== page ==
Perry: The situation with the financial stability of banks could have a big effect on ISOs in 2010. Will banks focus on businesses that create higher profit margins than acquiring? Will they merge with others and collapse the number of bank sponsors available? I think we might see some banks lose interest in acquiring. This could also be a challenge for the card brands.
Hamilton: Other than the economy, I believe that the PCI requirements and security will still be a primary concern throughout the year, and for those organizations that have been impacted by a breach the final resolution could impact the overall market and how we move forward.
Petitti: The security mandates will have the greatest impact. In general, that all merchants, regardless of acceptance channel, transaction volume, etc., must be compliant with the PCI Data Security Standard ensures that ISOs take action. Visa set the deadline of July 1, 2010, a few years ago.
McWeeney: No question the compliance demands of 2010 are on the front burner. However, new and innovative methods of processing are bombarding the acquiring industry, and there will have to be a sorting out of who is capable to do what all in a secure/compliant environment.
ISO: What is your outlook for 2010? Do you see an economic rebound? Stabilization? Continued weakening?
Ayala: Economic stabilization. The jobs report is improving marginally, housing prices are stabilizing and companies are operating with continued excess capacity. Those combined with the enormous federal stimulus will lead to economic stabilization in 2010.
Shipley: Possible continued weakness as we enter the New Year because the first quarter is normally a slow quarter in the acquiring industry. Consumers buckle down to pay for holiday gift-giving and businesses control spending. Attrition at most processors is outpacing new growth. Tough times still are ahead.
Perry: I am not an economist, but I am optimistic by nature and think we will have a better year. I hope ISOs and acquirers spent time becoming more efficient and when recovery comes they will be ready for volume rebounds and revenue opportunities. The transaction-processing business is very viable and has tremendous growth potential, but we must not depend on traditional thinking.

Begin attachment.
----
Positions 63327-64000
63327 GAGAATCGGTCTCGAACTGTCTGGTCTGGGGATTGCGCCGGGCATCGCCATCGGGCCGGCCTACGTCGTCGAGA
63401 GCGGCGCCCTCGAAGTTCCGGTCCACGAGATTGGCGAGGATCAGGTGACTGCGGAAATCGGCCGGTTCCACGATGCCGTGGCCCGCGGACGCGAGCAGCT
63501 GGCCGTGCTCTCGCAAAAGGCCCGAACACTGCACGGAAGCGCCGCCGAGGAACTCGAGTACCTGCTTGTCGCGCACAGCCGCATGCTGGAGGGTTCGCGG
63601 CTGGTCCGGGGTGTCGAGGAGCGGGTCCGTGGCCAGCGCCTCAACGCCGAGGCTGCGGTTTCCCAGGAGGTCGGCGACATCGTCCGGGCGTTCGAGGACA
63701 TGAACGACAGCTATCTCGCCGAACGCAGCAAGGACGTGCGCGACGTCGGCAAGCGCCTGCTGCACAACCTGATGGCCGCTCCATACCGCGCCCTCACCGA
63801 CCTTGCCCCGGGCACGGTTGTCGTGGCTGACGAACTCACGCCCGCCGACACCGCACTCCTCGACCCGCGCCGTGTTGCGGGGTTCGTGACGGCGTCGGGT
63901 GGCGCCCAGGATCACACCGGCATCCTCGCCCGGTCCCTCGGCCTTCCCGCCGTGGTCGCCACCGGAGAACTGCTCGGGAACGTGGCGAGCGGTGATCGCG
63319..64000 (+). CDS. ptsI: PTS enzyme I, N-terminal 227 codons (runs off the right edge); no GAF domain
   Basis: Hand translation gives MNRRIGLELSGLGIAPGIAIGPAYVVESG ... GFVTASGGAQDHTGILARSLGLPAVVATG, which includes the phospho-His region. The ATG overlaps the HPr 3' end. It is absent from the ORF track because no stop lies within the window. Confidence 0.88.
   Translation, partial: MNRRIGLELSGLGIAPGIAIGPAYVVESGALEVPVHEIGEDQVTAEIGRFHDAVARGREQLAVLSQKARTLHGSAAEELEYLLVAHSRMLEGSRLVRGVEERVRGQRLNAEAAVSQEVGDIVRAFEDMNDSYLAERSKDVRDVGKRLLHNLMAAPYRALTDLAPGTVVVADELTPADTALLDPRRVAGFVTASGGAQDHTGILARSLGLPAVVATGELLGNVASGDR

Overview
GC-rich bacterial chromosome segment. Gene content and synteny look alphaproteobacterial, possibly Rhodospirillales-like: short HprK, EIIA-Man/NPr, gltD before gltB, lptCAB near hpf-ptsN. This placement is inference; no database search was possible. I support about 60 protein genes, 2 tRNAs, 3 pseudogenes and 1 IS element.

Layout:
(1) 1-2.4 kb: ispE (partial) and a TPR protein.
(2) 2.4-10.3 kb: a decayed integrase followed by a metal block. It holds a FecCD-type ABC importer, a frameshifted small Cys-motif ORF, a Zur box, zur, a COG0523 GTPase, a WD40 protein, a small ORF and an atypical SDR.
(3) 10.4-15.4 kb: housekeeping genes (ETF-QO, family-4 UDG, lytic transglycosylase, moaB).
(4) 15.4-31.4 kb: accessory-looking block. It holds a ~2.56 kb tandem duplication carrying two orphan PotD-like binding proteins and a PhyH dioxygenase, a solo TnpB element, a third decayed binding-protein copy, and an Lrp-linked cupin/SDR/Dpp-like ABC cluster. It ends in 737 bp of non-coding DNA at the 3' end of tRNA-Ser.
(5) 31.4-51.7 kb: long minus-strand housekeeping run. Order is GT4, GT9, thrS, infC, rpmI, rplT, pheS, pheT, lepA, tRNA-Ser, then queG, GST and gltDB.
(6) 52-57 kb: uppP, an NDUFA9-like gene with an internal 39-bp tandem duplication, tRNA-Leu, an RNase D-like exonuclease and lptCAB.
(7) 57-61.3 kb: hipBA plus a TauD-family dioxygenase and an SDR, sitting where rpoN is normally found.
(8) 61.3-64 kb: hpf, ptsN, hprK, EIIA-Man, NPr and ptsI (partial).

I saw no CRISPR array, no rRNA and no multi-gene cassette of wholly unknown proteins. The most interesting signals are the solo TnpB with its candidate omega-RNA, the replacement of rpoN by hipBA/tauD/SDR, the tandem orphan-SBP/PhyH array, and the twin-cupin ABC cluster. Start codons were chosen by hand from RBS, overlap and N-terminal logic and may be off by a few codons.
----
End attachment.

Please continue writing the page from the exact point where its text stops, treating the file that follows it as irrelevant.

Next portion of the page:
We still have ISOs and other innovative companies with some cash to acquire, new products ready for market and the need to update technology. At ISTS we see more interest in updating legacy systems, prepaid platforms and innovation like Visa’s Real Time On Line Financial product [a transaction alert system launched in November]. I have a positive outlook because of the entrepreneurial nature of our business and the creativity of the people in it.
Hamilton: I see a slow recovery in the economy in 2010 but do not believe it will not reach prior levels, at least until well into 2011. This will continue to have an impact on the players in the market, and we may see the sale and consolidation of players beyond those that have already announced their desire or need to exit the business.
Petitti: The most likely scenario is for continued stabilization without much improvement, at least until the middle of the year. Banks still are not lending, and businesses will not return soon to a rate of hiring conducive to contribute to substantial economic growth. Confidence, both business and consumer, will improve over the next year moderately.
McWeeney: I see continued consolidation in the industry and an increased demand for security limiting many ISOs’ ability to grow. Also, mobile payments will be making its move in 2010. It is going to open up a new merchant category that contains more than a million members. Merchant attrition will be washed out by the growth of the mobile merchant.